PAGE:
UN, abuse survivor groups seek Vatican investigation of Belo
VATICAN CITY (AP) — The United Nations and advocacy groups for survivors of clergy sexual abuse are urging Pope Francis to authorize a full investigation of Catholic Church archives on three continents to ascertain who knew what and when about sexual abuse by Nobel Peace Prize-winning Bishop Carlos Ximenes Belo, the revered independence hero of East Timor.
The Vatican’s sex abuse office said last week that it had secretly sanctioned Belo in 2020, forbidding him from having contact with minors or with East Timor, based on misconduct allegations that arrived in Rome in 2019. That was the year Francis approved a new church law that required all cases of predator prelates to be reported in-house and established a mechanism to investigate bishops, who had long escaped accountability for abuse or cover-up during the church’s decades-long scandal.
But a brief statement by the Vatican, issued after Dutch magazine De Groen Amsterdammer exposed the Belo scandal by quoting two of his alleged victims, didn’t reveal what church officials might have known before 2019.
Belo won the Nobel Peace Prize in 1996 with fellow East Timorese independence icon Jose Ramos-Horta for campaigning for a fair and peaceful solution to conflict in their home country as it struggled to gain independence from Indonesia. He is revered in East Timor and was celebrated abroad for his bravery in calling out human rights abuses by Indonesian rulers despite threats against his life.
But six years after winning the prize, in 2002, Belo suddenly retired as the head of the church in East Timor, a former Portuguese colony. At 54, he was two decades shy of the normal retirement age for bishops, and he never held an episcopal appointment after that.
He has said he retired for health reasons and because of stress and to give the newly independent East Timor different church leadership. But within a year of his retirement, Belo had been sent by the Vatican and his Salesian missionary order to another former Portuguese colony, Mozambique, to work as a missionary priest. There, he has said, he spent his time “teaching catechism to children, giving retreats to young people.”
He is currently in Portugal, where the Salesians have said they took him in at the request of their superiors. His whereabouts are unclear, and he didn’t respond when contacted by Portuguese media.
Advocates for survivors cite the in-house investigation that Francis authorized and published in 2020 into defrocked American Cardinal Theodore McCarrick in calling for a similar forensic study of church archives for Belo.
The McCarrick investigation, which began after new allegations surfaced in 2018 that McCarrick sexually abused a teenage altar boy, exposed how a series of bishops, cardinals and even popes over two decades dismissed or downplayed reports that he slept with his seminarians and allowed him to rise through the church hierarchy.
There is no indication yet that Francis is prepared to authorize a similar investigation into Belo. There doesn’t appear to be any groundswell of indignation within East Timor’s Catholic community, as there was among U.S. Catholics over McCarrick. On the contrary, in the impoverished, overwhelmingly Catholic country, where the church holds enormous influence, many rallied behind Belo despite the allegations.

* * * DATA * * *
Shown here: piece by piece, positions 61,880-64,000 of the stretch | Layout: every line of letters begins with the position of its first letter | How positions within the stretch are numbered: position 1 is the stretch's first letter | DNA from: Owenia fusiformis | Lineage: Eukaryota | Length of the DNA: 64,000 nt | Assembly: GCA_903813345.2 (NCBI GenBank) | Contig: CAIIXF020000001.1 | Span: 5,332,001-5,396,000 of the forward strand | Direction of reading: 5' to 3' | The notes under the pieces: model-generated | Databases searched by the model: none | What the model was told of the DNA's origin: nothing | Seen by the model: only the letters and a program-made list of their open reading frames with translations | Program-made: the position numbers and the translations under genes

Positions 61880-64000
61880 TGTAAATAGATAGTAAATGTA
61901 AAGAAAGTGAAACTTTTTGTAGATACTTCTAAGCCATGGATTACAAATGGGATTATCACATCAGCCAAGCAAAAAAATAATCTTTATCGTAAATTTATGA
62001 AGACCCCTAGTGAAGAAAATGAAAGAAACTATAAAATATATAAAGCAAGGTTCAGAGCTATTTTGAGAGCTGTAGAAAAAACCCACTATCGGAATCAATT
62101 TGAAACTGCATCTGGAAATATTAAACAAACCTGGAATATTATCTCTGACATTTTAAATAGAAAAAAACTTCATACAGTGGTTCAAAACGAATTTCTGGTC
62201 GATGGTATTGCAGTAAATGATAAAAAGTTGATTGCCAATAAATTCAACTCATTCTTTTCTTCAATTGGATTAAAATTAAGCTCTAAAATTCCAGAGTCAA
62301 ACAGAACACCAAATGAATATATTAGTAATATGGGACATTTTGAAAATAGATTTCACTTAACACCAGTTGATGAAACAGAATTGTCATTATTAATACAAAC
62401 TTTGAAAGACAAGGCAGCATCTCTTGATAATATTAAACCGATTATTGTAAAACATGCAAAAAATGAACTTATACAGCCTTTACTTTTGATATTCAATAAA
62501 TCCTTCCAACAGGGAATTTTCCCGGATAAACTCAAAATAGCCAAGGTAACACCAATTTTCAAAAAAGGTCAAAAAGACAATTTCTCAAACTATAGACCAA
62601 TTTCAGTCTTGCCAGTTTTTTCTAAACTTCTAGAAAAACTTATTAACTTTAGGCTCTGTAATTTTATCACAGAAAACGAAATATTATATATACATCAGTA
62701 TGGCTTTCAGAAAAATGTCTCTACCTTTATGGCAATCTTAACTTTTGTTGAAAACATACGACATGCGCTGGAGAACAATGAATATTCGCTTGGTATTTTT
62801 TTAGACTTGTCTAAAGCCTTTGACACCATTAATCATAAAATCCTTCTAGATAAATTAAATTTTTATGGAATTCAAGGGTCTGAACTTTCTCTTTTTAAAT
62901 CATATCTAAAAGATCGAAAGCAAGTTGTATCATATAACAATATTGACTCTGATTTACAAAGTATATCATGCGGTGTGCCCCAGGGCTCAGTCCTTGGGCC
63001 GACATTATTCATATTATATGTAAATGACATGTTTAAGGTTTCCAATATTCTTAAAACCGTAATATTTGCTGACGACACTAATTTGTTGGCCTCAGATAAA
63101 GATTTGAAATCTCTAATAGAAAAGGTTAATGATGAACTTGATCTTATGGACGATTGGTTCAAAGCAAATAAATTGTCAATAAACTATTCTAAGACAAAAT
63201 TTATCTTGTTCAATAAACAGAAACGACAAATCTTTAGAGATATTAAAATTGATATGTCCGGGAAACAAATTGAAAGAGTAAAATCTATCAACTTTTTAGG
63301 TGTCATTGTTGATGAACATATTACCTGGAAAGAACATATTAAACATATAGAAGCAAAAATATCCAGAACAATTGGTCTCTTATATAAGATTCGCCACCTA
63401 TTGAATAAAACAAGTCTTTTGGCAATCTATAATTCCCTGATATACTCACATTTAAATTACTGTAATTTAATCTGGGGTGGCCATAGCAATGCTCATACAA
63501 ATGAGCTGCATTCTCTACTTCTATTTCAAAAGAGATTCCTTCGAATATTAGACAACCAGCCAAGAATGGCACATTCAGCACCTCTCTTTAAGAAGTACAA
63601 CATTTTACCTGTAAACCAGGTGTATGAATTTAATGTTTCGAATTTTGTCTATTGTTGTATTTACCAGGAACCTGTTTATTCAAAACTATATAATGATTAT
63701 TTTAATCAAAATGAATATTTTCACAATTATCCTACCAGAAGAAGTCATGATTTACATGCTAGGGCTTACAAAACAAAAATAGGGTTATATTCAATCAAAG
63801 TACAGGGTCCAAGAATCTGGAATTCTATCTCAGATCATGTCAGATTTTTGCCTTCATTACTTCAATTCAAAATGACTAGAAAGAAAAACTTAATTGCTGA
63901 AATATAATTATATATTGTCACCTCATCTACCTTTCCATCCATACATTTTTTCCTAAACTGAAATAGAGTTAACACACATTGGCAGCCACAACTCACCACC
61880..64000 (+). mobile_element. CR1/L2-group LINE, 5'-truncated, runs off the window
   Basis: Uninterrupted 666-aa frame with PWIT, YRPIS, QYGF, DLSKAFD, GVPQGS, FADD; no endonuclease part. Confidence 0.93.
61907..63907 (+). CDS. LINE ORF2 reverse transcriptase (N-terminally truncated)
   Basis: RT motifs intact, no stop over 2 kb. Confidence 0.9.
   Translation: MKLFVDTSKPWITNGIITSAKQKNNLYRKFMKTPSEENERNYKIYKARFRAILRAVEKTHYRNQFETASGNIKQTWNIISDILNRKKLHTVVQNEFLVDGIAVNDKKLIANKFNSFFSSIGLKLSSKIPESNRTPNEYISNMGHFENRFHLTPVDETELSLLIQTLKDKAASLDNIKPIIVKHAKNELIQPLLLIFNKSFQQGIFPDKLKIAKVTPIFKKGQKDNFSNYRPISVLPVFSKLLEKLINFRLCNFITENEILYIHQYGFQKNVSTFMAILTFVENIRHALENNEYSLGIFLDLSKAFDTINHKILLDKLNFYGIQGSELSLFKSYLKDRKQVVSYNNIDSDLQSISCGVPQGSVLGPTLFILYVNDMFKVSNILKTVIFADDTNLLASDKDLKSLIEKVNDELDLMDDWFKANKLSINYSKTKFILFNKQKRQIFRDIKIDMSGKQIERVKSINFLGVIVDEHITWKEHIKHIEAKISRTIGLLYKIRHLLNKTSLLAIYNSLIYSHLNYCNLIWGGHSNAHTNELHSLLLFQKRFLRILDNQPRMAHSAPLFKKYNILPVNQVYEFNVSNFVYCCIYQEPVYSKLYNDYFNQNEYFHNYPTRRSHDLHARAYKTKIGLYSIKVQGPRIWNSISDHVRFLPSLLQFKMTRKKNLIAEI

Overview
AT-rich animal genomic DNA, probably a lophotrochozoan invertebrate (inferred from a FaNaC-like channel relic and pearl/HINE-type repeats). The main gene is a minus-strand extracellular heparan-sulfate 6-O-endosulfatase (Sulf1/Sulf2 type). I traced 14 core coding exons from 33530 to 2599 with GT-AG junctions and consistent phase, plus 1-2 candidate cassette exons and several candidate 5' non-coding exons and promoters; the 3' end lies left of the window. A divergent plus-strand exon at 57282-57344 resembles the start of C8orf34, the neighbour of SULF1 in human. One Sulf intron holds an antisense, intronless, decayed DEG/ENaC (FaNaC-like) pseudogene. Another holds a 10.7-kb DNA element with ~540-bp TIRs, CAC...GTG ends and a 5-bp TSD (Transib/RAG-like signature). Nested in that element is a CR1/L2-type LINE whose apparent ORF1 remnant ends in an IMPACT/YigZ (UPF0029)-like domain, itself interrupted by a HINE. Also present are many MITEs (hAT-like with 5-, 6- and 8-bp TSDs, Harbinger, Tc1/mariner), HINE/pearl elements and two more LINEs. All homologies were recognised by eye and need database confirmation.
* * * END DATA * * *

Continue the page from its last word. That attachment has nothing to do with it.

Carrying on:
Francis did meet Saturday with his ambassador to Portugal as well as the head of the Portuguese Bishops Conference, who himself is reportedly accused of covering up for other abuser priests. The Vatican provided no details about the private meetings, but Francis is expected to visit Portugal next summer for World Youth Day.
Anne Barrett-Doyle, of the online resource Bishop Accountability, called for Francis to order a “full and sweeping investigation of the Belo case including past and present church officials from all ranks and dicasteries and from every relevant region, from East Timor to Portugal to Rome to Mozambique.”
She noted that Belo’s Salesian superiors as well as Vatican officials, up to and including even Pope John Paul II, would have been involved in his 2002 retirement and subsequent transfers. East Timor is and was then under the jurisdiction of the powerful Vatican Congregation for the Evangelization of Peoples, which handles all church matters in mission territories in Africa, Asia and some other regions. But ultimately a pope decides when bishops retire and whether they are subject to any sanction.
“The Vatican’s suggestion that it first learned of the allegations in the last few years doesn’t pass the smell test. It is wholly implausible,” Barrett-Doyle said in an email. “Signs point to the real possibility that Belo is another McCarrick – an acclaimed churchman whose predations were known to many church officials.”
The United Nations’ spokesman, Stephane Dujarric, also backed a full investigation.
“These allegations are truly shocking and need to be fully investigated,” he told The Associated Press. The United Nations organized a referendum on East Timor’s independence in 1999 and then provided a U.N. peacekeeping force to quell widespread violence that broke out until independence was finally declared in 2002.
The main U.S.-based advocacy group for survivors of priestly sex abuse, SNAP, joined the call for a more thorough inquest, especially given that Belo was allowed to continue ministering to children while in Mozambique.
“We learn from many allegations of sexual abuse against children that there are often more victims. In this tragedy, the Vatican set Belo free to have access to potentially more victims,” said SNAP communications manager, Mike McDonnell.